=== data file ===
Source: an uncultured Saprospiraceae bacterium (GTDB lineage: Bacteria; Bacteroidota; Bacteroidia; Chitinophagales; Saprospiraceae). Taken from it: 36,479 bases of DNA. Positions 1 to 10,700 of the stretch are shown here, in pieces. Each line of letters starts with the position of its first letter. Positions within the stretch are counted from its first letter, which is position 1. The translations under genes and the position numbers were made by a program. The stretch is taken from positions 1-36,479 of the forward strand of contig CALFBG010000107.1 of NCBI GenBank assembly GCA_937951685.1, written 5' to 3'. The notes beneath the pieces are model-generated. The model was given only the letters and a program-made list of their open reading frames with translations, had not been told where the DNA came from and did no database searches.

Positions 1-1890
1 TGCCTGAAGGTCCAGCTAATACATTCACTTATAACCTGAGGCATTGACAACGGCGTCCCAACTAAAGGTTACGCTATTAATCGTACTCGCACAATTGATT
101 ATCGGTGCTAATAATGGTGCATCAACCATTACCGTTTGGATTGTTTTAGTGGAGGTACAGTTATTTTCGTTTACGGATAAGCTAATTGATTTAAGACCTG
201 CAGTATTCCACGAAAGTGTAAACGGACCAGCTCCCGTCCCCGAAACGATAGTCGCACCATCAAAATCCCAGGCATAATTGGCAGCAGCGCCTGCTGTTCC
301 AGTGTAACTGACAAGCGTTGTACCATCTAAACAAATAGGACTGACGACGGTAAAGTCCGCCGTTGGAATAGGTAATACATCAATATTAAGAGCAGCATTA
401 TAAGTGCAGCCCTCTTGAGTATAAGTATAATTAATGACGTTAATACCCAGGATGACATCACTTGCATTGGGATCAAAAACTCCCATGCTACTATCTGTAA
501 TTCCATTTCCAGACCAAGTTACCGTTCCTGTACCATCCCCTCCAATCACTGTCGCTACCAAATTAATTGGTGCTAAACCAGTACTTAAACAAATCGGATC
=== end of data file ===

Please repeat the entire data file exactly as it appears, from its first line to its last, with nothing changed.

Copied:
Source: an uncultured Saprospiraceae bacterium (GTDB lineage: Bacteria; Bacteroidota; Bacteroidia; Chitinophagales; Saprospiraceae). Taken from it: 36,479 bases of DNA. Positions 1 to 10,700 of the stretch are shown here, in pieces. Each line of letters starts with the position of its first letter. Positions within the stretch are counted from its first letter, which is position 1. The translations under genes and the position numbers were made by a program. The stretch is taken from positions 1-36,479 of the forward strand of contig CALFBG010000107.1 of NCBI GenBank assembly GCA_937951685.1, written 5' to 3'. The notes beneath the pieces are model-generated. The model was given only the letters and a program-made list of their open reading frames with translations, had not been told where the DNA came from and did no database searches.

Positions 1-1890
1 TGCCTGAAGGTCCAGCTAATACATTCACTTATAACCTGAGGCATTGACAACGGCGTCCCAACTAAAGGTTACGCTATTAATCGTACTCGCACAATTGATT
101 ATCGGTGCTAATAATGGTGCATCAACCATTACCGTTTGGATTGTTTTAGTGGAGGTACAGTTATTTTCGTTTACGGATAAGCTAATTGATTTAAGACCTG
201 CAGTATTCCACGAAAGTGTAAACGGACCAGCTCCCGTCCCCGAAACGATAGTCGCACCATCAAAATCCCAGGCATAATTGGCAGCAGCGCCTGCTGTTCC
301 AGTGTAACTGACAAGCGTTGTACCATCTAAACAAATAGGACTGACGACGGTAAAGTCCGCCGTTGGAATAGGTAATACATCAATATTAAGAGCAGCATTA
401 TAAGTGCAGCCCTCTTGAGTATAAGTATAATTAATGACGTTAATACCCAGGATGACATCACTTGCATTGGGATCAAAAACTCCCATGCTACTATCTGTAA
501 TTCCATTTCCAGACCAAGTTACCGTTCCTGTACCATCCCCTCCAATCACTGTCGCTACCAAATTAATTGGTGCTAAACCAGTACTTAAACAAATCGGATC